Last month we saw the record for solar generation at one time. This comes at the same time as the UK saw the sunniest April since records began. Recently, we discussed the low demand for energy in the UK due to the impact of COVID-19. There is no doubt that one of the few positive impacts of this pandemic is the improvement in air quality and drop in pollution. A number of cities have reported an improvement in air quality, and the canals in Venice are the cleanest they’ve been for a long time. Closer to home a report stated that there has been up to a 60% year on year reduction in nitrogen dioxide (NO2) in some cities.
There are many reasons for the drop in pollution such as up to 20% reduction in UK energy use (mainly due to reduction in industry), lack of commuting, and barely any flights.
How does pollution impact solar generation?
Solar panels work most efficiently when they get direct sunlight. For the same reason as why solar isn’t as efficient when its cloudy, pollution does the same thing – if there is a lot of pollution in the sky, then not as much direct sunlight will hit the panels. The light bounces around in the cloud or off the pollution.
Although we don’t have exact data on solar efficiency since the lockdown started, a report in India stated the impact of air pollution on solar generation. Aside from the obvious health issues associated with air pollution, the report found a drop of over 9% in solar efficiency in Beijing.
On a cloudy day, solar still works – it just isn’t as efficient due to the lack of direct sunlight. Wind turbines will often reach their maximum output, but it’s unusual for the conditions in the UK to be perfect enough for solar PV to do so.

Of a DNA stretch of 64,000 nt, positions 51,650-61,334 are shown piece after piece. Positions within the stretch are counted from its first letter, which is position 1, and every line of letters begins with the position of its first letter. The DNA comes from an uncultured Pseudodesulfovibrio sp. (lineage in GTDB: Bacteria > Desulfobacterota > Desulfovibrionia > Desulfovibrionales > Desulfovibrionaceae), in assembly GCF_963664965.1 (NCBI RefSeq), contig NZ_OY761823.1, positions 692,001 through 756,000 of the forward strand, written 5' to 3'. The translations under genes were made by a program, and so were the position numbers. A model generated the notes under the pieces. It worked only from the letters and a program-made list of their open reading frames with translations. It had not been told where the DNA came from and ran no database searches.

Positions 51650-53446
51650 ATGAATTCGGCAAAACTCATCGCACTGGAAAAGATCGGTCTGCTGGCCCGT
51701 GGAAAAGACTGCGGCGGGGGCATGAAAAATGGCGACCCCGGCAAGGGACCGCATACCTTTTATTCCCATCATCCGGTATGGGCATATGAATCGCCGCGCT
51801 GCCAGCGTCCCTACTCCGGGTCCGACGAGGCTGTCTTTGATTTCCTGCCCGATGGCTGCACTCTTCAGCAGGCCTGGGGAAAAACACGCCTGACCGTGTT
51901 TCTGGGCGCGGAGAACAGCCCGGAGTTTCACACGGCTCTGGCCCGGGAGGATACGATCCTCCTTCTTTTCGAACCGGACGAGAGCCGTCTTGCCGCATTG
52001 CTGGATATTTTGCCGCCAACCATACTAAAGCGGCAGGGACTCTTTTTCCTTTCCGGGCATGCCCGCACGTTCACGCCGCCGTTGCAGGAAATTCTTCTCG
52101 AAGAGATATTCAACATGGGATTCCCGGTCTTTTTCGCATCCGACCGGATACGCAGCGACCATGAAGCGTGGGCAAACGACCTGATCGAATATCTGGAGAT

In short it may be that we witnessed a solar record due to the sunny weather last month, but the drop in pollution can’t be doing any of us any harm. So far this year we‘ve had warm weather, lots of clear weather and low amounts of rain. Add in the lack of pollution and it all provides optimal conditions for maximising solar PV efficiency. As we get longer days it’ll be interesting to see if the solar output can be broken again.
What role does solar power play in GB electricity?
The GB system is changing quickly and we’re seeing more renewable sources of electricity, such as wind and solar, come into the market, replacing traditional fossil fuelled generation. In fact you can see real time information on how GB’s electricity is being produced, including the % of solar generation, on our free Carbon Intensity app.
A complex set of processes are involved in keeping the power system stable and currently those processes, the foundations of the electricity system, rely to some extent on the intrinsic nature of traditional fossil-fuelled generation.
Over the past year we have begun transforming these foundations, designing new approaches. New technology means that as well as wind and solar farms providing power, they can also be used to manage key properties of electricity such as frequency and voltage.
In fact by 2025 it’s our ambition to be able to operate the electricity system at zero carbon – without the need to burn fossil fuels to keep it stable.